The results were shaky at the start against a fearsome Louisville pass rush. Hubenak spent most of his night running from the likes of NFL prospects Devonte Fields and Sheldon Rankins, but he found a rhythm when it mattered, finishing the night 28 of 48 passing for 307 yards and two touchdowns. His two turnovers were costly, but considering the circumstances, the fact that he had Texas A&M playing for the lead on its final possession was a reflection of both Hubenak's in-game improvement and the ability of the Aggies' defense to manufacture stops against Jackson & Co.
Where Sumlin turns moving forward is going to be the $5 million question this offseason. Hubenak submitted his name for consideration on Wednesday night. The coaching staff may be able to land a high-profile recruit or transfer in the meantime. The skill positions are loaded with talent, but somebody will need to get the likes of Christian Kirk and (maybe) Josh Reynolds the ball.
The Aggies, despite the standout talents of a few defensive studs and the improvement delivered by first-year defensive coordinator John Chavis, simply cannot compete when they rank in the 70s in scoring offense. That's not how this program is built. If Hubenak is not the answer Sumlin is looking for, his staff will need to go out and find one this offseason.
3. Myles Garrett should be the poster child of the sophomore-to-NFL debate
As Leonard Fournette obliterated Texas Tech's defense to the tune of 212 yards and four touchdowns in the Texas Bowl, the sophomore-to-NFL conversation reemerged. Should the LSU star be allowed to enter the 2016 draft two years out of high school? Should he sit out his junior season to preserve his health? It's a familiar topic that's been broached with past stars like eventual No. 1 pick Jadeveon Clowney, but Fournette, playing the oft-injured running back position, has become the 2015 face of the debate.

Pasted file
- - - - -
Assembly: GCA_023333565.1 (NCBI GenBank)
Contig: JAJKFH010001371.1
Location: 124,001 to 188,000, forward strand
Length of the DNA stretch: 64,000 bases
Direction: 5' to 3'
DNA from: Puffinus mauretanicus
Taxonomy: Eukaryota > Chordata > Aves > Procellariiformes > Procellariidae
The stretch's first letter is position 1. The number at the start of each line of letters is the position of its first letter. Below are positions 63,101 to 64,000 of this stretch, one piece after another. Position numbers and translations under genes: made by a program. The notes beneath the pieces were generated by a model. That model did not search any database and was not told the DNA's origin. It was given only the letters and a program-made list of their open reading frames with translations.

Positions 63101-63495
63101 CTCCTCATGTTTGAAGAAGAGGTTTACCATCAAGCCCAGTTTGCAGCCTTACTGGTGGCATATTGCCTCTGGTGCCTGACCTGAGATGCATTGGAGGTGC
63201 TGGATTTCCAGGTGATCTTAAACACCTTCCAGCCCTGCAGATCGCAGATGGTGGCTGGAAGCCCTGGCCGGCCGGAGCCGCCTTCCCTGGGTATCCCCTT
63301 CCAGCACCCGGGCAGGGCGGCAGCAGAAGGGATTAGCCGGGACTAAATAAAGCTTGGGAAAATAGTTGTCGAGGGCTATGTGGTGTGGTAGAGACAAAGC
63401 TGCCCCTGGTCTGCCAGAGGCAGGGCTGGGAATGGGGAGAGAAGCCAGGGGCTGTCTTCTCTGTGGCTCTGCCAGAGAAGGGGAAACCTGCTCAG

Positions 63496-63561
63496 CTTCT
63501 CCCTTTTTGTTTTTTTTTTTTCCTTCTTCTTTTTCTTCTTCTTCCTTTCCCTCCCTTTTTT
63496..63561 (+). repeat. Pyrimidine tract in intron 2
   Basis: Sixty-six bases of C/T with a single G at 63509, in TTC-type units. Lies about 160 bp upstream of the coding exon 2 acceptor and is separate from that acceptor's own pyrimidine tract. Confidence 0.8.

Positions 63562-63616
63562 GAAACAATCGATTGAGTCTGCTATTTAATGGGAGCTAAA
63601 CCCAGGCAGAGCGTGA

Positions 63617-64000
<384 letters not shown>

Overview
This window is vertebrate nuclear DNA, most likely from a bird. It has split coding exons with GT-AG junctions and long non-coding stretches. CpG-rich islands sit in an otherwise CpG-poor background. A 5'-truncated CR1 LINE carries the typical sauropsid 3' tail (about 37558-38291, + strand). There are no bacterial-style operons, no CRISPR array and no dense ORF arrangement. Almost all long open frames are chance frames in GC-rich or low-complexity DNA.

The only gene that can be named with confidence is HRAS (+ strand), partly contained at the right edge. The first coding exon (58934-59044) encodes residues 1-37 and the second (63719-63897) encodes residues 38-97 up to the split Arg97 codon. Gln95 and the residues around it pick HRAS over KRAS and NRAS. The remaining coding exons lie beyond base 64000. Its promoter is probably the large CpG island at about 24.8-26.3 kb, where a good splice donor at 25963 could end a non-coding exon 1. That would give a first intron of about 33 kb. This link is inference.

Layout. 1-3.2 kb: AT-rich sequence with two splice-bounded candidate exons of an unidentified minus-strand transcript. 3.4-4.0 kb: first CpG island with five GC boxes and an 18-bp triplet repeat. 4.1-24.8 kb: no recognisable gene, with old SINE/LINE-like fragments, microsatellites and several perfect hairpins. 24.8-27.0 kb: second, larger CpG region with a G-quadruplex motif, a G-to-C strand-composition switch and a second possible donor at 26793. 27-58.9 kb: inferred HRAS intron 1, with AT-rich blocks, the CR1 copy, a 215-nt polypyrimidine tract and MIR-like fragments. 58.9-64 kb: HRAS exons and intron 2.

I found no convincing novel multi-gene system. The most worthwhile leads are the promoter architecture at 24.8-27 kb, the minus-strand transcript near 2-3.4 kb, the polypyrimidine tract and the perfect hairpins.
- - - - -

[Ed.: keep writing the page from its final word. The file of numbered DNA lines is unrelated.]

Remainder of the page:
He's not the only sophomore worth discussing, though.
Quick question: How many NFL general managers would select Fournette over Texas A&M sophomore defensive end Myles Garrett if both were eligible in the 2016 draft? It's a short list -- if there's a list at all. Garrett is going to be in the picture for the No. 1 pick whether it's 2017 or 2018 ... and given the devaluation of running backs in the modern game, Fournette, despite his obvious talents, will not likely be considered that high.